Water Treatment Industry Jumps to Offer Asian Assistance after Tsunami

Jan. 1, 2005
Few could have foreseen the awesome destruction a tsunami spawned by a 9.0 magnitude earthquake the day after Christmas off the coast of Sumatra, Indonesia, would wreak on coastal areas of about 12 countries that ring the Indian Ocean.

By Carlos David Mogollón, Managing Editor

Few could have foreseen the awesome destruction a tsunami spawned by a 9.0 magnitude earthquake the day after Christmas off the coast of Sumatra, Indonesia, would wreak on coastal areas of about 12 countries that ring the Indian Ocean.

Melvin Gilbert (shown here) and Jim Shickle, engineers from ITT's PCI Membranes business, conduct the first training sessions on Jan. 14 in the town of Kurunegala, Sri Lanka.
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While Indonesia, Sri Lanka, Thailand and India bore the brunt of the wall of waves Dec. 26, the tsunami's impact was felt as far as 3,000 miles away in Somalia, where 100 people died. Official death tolls quickly shot up, surpassing 220,000 at last count – but world health officials acknowledge the actual number will likely never be known. Suffice it to say, those numbers make it equivalent to over 75 Sept. 11 attacks.

Considering the remoteness of the areas affected, the immediate aftermath of the disaster's breadth caught much of the world off guard, complicated by the fact many were on vacation due to the holidays. Still, by the end of the first week of January, over $5 billion had been committed by governments and individuals who pledged donations to what will be the largest humanitarian relief effort in history, according to United Nations Secretary General Kofi Annan.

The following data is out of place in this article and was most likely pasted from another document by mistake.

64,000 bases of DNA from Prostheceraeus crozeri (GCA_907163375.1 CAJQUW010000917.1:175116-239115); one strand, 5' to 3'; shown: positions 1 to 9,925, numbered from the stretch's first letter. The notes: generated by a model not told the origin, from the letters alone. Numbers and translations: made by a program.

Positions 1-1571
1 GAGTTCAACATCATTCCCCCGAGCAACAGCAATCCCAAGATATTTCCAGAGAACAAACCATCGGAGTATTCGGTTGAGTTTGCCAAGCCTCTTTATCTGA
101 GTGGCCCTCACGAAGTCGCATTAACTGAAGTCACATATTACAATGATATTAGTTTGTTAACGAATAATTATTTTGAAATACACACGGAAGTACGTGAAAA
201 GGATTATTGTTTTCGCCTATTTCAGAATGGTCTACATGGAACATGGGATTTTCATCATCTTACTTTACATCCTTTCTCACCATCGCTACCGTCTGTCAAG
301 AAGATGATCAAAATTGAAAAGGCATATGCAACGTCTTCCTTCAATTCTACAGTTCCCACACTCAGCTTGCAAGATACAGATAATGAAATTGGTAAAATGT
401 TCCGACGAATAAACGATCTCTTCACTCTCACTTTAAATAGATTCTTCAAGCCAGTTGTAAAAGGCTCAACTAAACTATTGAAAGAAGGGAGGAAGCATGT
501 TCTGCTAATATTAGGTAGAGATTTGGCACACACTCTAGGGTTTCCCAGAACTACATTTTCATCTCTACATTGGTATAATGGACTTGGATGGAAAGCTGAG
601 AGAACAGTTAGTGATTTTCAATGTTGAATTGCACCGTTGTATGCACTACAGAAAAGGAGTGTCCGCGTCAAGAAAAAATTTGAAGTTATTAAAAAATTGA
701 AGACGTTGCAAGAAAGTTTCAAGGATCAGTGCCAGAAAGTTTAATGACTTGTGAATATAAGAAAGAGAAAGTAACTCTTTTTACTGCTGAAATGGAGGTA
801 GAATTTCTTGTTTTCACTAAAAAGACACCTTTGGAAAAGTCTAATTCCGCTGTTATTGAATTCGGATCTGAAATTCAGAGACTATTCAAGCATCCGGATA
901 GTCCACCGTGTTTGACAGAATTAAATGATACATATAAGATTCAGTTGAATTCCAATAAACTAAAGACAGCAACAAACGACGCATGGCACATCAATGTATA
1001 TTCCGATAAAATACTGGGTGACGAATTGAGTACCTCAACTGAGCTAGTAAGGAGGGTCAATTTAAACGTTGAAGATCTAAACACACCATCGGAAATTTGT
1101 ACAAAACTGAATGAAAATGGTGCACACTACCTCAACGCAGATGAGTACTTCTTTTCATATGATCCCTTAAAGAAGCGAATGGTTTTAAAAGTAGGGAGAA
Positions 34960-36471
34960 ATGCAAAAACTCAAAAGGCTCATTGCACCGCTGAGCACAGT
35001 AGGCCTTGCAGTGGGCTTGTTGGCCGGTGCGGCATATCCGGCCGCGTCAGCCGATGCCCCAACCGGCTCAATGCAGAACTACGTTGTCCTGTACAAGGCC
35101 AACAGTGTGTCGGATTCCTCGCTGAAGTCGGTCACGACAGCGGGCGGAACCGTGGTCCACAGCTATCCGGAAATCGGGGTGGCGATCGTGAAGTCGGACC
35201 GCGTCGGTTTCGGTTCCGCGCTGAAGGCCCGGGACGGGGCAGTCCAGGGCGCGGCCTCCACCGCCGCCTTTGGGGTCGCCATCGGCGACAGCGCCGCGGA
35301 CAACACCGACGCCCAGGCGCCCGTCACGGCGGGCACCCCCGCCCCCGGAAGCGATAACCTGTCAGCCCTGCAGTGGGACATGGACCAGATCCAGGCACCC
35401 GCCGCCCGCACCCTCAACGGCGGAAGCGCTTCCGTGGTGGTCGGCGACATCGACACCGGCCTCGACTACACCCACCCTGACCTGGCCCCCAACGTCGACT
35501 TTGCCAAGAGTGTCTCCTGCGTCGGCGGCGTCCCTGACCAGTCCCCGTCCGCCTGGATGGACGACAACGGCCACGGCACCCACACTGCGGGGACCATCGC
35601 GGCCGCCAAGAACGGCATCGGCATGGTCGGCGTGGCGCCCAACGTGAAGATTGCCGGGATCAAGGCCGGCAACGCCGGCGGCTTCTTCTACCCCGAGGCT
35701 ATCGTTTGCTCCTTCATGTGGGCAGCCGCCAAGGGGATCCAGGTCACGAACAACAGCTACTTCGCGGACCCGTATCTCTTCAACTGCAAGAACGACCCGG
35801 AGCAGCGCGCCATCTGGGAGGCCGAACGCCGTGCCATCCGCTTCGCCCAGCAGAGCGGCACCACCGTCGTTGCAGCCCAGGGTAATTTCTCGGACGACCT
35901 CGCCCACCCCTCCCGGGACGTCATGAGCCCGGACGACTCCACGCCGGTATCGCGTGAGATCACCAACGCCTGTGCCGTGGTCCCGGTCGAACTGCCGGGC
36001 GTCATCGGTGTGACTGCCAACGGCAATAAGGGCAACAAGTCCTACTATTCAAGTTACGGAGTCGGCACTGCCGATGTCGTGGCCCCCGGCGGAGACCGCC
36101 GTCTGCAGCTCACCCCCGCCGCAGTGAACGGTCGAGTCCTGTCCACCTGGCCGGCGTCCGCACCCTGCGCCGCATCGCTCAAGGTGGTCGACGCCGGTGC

Still, the World Health Organization stressed the need to mobilize equipment and services to the region quickly to prevent any outbreaks of disease due to poor sanitation and a lack of clean drinking water. It stressed that unless the response was fast, the number of deaths due to disease could dwarf those from the immediate disaster.

Passing the Plate

Laudably to all, many companies and organizations met the UN and WHO challenge and stepped forward to play an additional role beyond raising money to help ensure clean water for the 2-5 million people displaced by the initial disaster and flooding that followed, contaminating well water supplies with seawater and damaging – if not wiping out entirely – infrastructure for sanitation and other services.

Among the leaders in these efforts have been conglomerates General Electric, Siemens, Bayer and ITT Industries, as well as corporations such as Zenon Environmental, Pall Corp. and Arch Chemical. Other just as significant efforts also have come from Flowserve and Danaher – through its Trojan Technologies and Hach units – in addition to smaller companies: AirWater Corp., WaterChef, WaterHealth International, Pure-O-Tech and Wisconsin Pharmacal.